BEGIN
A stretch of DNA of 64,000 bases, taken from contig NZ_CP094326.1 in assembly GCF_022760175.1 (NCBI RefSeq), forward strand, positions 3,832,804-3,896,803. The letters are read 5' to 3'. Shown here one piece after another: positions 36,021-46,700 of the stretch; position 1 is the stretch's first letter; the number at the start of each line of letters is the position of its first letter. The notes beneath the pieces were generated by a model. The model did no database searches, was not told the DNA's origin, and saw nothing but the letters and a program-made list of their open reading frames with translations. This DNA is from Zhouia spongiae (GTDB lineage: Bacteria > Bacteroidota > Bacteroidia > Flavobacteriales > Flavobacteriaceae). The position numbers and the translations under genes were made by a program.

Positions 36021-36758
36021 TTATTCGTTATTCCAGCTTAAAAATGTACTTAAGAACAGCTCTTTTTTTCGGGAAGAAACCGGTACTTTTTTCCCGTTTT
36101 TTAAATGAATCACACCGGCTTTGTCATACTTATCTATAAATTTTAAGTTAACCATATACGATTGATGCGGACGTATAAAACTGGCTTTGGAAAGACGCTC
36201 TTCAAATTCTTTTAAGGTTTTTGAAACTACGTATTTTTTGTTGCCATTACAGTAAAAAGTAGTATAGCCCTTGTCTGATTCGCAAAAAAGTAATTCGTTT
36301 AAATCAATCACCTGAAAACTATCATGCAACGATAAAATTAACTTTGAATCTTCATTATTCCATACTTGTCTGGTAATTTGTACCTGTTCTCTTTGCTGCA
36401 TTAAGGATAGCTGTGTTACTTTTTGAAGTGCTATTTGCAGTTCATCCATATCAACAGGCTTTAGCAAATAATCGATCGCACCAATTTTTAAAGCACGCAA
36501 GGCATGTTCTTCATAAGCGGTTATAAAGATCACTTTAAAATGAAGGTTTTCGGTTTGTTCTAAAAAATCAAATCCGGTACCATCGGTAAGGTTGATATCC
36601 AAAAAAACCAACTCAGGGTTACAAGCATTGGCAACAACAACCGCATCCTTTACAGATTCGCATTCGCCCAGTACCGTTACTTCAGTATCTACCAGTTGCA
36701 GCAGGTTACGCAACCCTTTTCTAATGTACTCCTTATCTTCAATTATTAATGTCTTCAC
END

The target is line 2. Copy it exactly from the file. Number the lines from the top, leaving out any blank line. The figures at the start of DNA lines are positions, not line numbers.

Positions 36021-36758